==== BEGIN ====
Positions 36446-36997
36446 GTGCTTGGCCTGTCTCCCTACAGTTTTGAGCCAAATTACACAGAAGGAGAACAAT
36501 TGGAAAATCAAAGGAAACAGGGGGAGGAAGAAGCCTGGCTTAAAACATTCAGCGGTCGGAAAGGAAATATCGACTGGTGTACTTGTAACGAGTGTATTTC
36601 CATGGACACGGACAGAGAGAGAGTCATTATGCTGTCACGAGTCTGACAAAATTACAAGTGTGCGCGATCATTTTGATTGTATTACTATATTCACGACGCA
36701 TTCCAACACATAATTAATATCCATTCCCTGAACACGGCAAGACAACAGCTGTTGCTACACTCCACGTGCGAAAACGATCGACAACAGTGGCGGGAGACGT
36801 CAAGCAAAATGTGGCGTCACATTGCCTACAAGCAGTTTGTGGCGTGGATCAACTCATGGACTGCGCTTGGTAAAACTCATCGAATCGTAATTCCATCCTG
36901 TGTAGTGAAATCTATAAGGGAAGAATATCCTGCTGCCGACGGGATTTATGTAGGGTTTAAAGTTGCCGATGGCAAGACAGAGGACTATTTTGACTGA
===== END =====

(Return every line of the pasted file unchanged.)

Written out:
Positions 36446-36997
36446 GTGCTTGGCCTGTCTCCCTACAGTTTTGAGCCAAATTACACAGAAGGAGAACAAT
36501 TGGAAAATCAAAGGAAACAGGGGGAGGAAGAAGCCTGGCTTAAAACATTCAGCGGTCGGAAAGGAAATATCGACTGGTGTACTTGTAACGAGTGTATTTC
36601 CATGGACACGGACAGAGAGAGAGTCATTATGCTGTCACGAGTCTGACAAAATTACAAGTGTGCGCGATCATTTTGATTGTATTACTATATTCACGACGCA
36701 TTCCAACACATAATTAATATCCATTCCCTGAACACGGCAAGACAACAGCTGTTGCTACACTCCACGTGCGAAAACGATCGACAACAGTGGCGGGAGACGT
36801 CAAGCAAAATGTGGCGTCACATTGCCTACAAGCAGTTTGTGGCGTGGATCAACTCATGGACTGCGCTTGGTAAAACTCATCGAATCGTAATTCCATCCTG
36901 TGTAGTGAAATCTATAAGGGAAGAATATCCTGCTGCCGACGGGATTTATGTAGGGTTTAAAGTTGCCGATGGCAAGACAGAGGACTATTTTGACTGA